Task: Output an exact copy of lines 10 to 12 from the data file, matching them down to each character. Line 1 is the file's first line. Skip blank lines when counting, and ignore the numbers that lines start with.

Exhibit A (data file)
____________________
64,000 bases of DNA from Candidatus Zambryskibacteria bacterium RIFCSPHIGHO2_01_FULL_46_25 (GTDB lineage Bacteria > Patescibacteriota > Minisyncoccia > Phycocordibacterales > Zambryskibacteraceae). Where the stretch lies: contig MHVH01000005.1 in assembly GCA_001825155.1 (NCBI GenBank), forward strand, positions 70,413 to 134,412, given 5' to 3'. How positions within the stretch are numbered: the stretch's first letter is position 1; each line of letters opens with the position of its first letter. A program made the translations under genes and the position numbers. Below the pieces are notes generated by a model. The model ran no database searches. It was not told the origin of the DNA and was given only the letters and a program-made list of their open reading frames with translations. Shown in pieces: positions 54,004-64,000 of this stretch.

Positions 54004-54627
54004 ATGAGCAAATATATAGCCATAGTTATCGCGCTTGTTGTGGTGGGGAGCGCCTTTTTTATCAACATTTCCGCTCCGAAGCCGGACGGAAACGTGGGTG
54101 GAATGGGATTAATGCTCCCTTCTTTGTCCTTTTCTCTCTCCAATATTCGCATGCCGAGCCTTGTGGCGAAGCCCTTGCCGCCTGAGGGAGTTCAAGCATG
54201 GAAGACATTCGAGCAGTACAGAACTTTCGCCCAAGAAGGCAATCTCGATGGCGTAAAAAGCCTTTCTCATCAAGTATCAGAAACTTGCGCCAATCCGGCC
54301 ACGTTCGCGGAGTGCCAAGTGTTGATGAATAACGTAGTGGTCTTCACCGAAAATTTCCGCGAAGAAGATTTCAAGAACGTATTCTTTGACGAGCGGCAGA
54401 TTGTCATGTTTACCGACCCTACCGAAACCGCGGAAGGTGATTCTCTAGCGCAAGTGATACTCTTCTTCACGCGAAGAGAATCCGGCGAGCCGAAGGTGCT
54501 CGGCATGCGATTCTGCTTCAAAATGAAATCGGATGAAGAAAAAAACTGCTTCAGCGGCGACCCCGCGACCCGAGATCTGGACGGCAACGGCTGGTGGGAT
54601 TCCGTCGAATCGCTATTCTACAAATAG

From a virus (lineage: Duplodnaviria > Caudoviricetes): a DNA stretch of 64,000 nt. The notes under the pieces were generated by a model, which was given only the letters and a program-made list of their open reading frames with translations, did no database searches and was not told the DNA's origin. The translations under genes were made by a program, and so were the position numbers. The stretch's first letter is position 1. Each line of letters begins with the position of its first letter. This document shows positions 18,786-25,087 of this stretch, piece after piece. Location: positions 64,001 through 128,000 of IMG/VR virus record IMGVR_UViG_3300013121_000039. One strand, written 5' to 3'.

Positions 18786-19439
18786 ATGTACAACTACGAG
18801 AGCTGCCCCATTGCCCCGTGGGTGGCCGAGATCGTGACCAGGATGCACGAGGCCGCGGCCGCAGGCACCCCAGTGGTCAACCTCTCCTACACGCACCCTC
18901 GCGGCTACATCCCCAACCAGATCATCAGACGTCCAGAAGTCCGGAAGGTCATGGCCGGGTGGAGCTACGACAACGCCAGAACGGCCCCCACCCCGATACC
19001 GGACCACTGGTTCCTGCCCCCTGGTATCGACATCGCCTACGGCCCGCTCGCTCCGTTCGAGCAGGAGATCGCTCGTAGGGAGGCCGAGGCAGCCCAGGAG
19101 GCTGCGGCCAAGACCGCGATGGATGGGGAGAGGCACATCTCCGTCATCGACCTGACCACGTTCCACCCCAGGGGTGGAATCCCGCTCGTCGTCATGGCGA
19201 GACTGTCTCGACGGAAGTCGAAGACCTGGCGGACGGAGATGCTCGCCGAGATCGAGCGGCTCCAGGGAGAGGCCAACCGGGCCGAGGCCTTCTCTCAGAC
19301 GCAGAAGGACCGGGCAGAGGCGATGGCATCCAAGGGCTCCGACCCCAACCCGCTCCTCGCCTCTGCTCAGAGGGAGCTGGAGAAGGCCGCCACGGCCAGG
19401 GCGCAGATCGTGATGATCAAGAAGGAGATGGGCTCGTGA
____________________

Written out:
From a virus (lineage: Duplodnaviria > Caudoviricetes): a DNA stretch of 64,000 nt. The notes under the pieces were generated by a model, which was given only the letters and a program-made list of their open reading frames with translations, did no database searches and was not told the DNA's origin. The translations under genes were made by a program, and so were the position numbers. The stretch's first letter is position 1. Each line of letters begins with the position of its first letter. This document shows positions 18,786-25,087 of this stretch, piece after piece. Location: positions 64,001 through 128,000 of IMG/VR virus record IMGVR_UViG_3300013121_000039. One strand, written 5' to 3'.

Positions 18786-19439
18786 ATGTACAACTACGAG